Gustavo Cerati, the Argentine singer-songwriter who led Soda Stereo, one of the most popular and influential Spanish-language rock and pop groups of the 1980s and ’90s, died on Thursday in Buenos Aires, four years after he lapsed into a coma. He was 55.
The cause was respiratory failure, his doctors said. Mr. Cerati had suffered a stroke in Caracas, Venezuela, following a concert there on May 15, 2010, and had been hospitalized ever since.
Soda Stereo, a power trio in which Mr. Cerati sang and played guitar and keyboards, was founded in 1982, as the military dictatorship that ruled Argentina was crumbling. That timing proved propitious: the return of democracy the next year permitted an explosion of pent-up energy and self-expression among young people, and Soda Stereo, performing in clubs on the underground circuit, quickly came to embody the new freer, atmosphere.
The band’s self-titled first album was released in 1984 and was an immediate success. Both Mr. Cerati and the bass player, Héctor Bosio, had worked at advertising agencies, so they were attentive to the group’s image and to new promotional tools like video clips, interactive tracks and, eventually, the Internet.
Later in his career, Mr. Cerati wrote for and recorded with other Latin American artists, most notably Shakira. He appears on three of her most popular records, the two “Oral Fixation” discs and “Sale el Sol,” earning a co-producer’s credit on each.
Gusatvo Cerati was born on Aug. 11, 1959, into middle-class circumstances in Buenos Aires: his father, Juan José Cerati, was an engineer and his mother, Lilian Clark, was from a family of English and Irish descent. During the military dictatorship, he took refuge in pop music — not just the British Invasion bands of the ’60s but also emerging punk and New Wave acts like the Cure, XTC, the Damned and especially the Police.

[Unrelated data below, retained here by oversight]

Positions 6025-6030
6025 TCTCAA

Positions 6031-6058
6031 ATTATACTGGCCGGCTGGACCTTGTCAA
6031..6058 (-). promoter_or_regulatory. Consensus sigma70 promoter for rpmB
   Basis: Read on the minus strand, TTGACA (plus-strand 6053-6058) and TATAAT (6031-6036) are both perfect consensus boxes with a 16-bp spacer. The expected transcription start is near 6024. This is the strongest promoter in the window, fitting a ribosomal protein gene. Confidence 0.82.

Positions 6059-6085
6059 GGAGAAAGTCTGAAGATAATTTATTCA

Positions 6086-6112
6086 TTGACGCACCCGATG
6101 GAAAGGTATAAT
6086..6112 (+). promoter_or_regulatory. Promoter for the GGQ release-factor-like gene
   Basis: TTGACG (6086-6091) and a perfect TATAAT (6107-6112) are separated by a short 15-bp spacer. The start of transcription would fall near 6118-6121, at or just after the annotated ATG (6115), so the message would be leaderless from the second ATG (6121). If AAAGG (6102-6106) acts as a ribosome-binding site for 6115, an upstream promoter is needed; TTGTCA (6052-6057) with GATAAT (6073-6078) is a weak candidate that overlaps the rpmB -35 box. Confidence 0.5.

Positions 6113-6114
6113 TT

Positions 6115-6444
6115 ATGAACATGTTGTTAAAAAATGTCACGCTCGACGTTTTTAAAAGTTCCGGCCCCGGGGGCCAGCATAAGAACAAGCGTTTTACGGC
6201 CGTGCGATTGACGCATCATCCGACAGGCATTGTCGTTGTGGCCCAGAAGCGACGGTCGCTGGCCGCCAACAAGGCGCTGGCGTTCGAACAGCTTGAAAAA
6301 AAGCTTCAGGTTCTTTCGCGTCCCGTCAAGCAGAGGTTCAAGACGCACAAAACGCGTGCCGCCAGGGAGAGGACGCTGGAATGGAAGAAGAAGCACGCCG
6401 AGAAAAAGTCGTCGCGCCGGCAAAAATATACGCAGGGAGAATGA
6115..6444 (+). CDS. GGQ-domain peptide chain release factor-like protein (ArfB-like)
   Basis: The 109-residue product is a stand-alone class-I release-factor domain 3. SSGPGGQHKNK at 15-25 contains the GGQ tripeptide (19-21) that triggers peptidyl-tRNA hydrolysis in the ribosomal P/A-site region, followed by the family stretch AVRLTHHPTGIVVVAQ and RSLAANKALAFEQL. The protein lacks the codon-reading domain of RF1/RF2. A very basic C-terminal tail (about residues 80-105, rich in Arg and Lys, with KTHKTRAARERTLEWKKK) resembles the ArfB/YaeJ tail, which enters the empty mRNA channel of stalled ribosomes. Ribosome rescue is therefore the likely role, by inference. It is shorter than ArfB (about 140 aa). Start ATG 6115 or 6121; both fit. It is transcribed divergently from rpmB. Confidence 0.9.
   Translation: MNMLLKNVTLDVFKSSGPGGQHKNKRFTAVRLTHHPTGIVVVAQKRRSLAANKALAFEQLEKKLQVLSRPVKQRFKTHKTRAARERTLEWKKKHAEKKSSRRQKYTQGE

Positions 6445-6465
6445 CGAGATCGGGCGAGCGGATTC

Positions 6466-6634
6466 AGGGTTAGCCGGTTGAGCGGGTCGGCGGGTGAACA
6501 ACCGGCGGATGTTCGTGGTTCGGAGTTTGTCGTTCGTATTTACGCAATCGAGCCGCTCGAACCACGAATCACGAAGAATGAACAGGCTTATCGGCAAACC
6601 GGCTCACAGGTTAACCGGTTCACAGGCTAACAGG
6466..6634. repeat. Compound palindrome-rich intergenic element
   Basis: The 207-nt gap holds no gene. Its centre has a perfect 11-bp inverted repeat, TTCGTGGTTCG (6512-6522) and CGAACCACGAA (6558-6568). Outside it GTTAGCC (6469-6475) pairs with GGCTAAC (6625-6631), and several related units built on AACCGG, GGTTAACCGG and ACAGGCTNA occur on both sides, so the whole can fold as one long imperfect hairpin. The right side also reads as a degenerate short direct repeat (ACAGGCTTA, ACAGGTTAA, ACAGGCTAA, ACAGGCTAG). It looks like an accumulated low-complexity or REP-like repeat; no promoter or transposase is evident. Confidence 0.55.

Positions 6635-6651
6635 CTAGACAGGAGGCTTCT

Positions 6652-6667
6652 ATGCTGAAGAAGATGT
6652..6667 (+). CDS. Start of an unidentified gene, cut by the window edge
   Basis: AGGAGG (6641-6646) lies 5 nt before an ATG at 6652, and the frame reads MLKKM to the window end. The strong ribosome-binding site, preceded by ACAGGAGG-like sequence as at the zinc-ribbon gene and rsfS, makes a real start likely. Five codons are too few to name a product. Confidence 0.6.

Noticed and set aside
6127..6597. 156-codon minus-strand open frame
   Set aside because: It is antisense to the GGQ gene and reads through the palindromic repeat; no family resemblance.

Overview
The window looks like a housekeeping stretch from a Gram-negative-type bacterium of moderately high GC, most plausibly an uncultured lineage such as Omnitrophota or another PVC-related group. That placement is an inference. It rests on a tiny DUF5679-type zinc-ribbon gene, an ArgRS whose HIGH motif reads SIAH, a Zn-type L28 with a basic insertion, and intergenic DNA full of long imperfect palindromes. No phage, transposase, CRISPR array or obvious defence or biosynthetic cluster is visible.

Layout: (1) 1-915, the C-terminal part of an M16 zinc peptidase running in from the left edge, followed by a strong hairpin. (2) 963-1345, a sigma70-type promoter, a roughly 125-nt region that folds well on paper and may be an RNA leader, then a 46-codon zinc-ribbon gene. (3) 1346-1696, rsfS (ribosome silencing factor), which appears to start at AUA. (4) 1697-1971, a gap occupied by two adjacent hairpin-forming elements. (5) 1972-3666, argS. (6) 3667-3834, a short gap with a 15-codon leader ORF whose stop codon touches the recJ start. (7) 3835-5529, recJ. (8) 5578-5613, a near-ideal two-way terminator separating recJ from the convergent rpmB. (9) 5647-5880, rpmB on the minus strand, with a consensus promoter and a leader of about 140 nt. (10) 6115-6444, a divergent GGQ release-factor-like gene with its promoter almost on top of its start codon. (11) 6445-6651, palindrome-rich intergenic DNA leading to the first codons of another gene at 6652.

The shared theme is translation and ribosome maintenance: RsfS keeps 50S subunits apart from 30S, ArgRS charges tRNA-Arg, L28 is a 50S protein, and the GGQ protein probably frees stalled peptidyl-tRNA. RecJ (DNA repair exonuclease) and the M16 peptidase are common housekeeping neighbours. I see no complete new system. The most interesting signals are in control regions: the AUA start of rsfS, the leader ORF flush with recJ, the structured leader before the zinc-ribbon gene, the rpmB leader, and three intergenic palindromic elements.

Other Latin American bands had played rock and enjoyed local success. But Soda Stereo (the band included the drummer Charly Alberti) was one of the first, if not the very first, to achieve mass adulation on a continental level: hit records across Latin America led the band to tour widely, especially in Mexico, Colombia, Peru, and in Chile, where the dictator Augusto Pinochet was still in power and Soda Stereo was seen as a symbol of cultural opposition.
At its peak, in the early 1990s, Soda Stereo drew crowds of over 100,000 to some of its Argentine shows in stadiums and parks. Over all, the group released seven major-label studio CDs, plus various live albums, EPs and greatest hit compilations, and earned gold or platinum records in more than 20 countries, including Spain. The band also toured in the United States, with more modest results.
Soda Stereo dissolved in 1997 (there would be a reunion tour 10 years later) but Mr. Cerati found continued success as a solo artist. His first album under his own name after the break-up, “Bocanada,” (“Mouthful”) was released in 1999 and mixed mainstream rock and electronic influences, along with samples from songs by bands that he had loved as a boy, like the Spencer Davis Group, Electric Light Orchestra and Focus.
The first single from the record, “Puente” (“Bridge”), quickly became a chart-topping hit throughout Latin America and in Europe. A bright and optimistic love song with a power-chord chorus, it was accompanied by a futuristic sci-fi-style video that proved to be catnip for MTV Latinoamérica, then emerging as a powerful force.
Mr. Cerati would release five more albums under his own name, all of which were commercially successful and varied widely in style. “11 Symphonic Episodes,” also issued as a DVD, recast songs from his Soda Stereo days in an orchestral setting, while “+Bien” supplied the soundtrack for the 2000 Argentine film of the same name, and “Fuerza Natural,” (“Natural Force”), emphasized Argentine folk music and employed acoustic instruments.
“Natural Force,” his last record, released in 2009, won three Latin Grammy Awards, including best rock album. Mr. Cerati received a total of six LatinGrammys, including awards for his songwriting and production.
On the side, dating back to the 1990s, Mr. Cerati explored his fascination with electronica. He did so under other identities: as a member of the studio group Plan V or the duo Ocio or with the keyboard player Daniel Melero.
Mr. Cerati also performed on various tribute albums. On a Spanish-language album honoring the Police, he played with Andy Summers, that group’s guitarist, on a new version of “Bring on the Night,” and also contributed tracks to records honoring the Beatles and Queen.
Mr. Cerati was married twice: to the Argentine designer Belén Edwards and the Chilean model, actress and disc jockey Cecilia Amenábar, with whom he had two children, Benito and Lisa Cerati. They survive him.
Though not unexpected, Mr. Cerati’s passing led to an outpouring of expressions of grief and affection, from both his fans, now mostly in middle age, and his fellow musicians.
“Gustavo, we still have to do the most important song of all,” Shakira wrote on her Facebook account. “I love you, friend, and know that you love me! Just as you taught me, I’ll use love as a bridge.”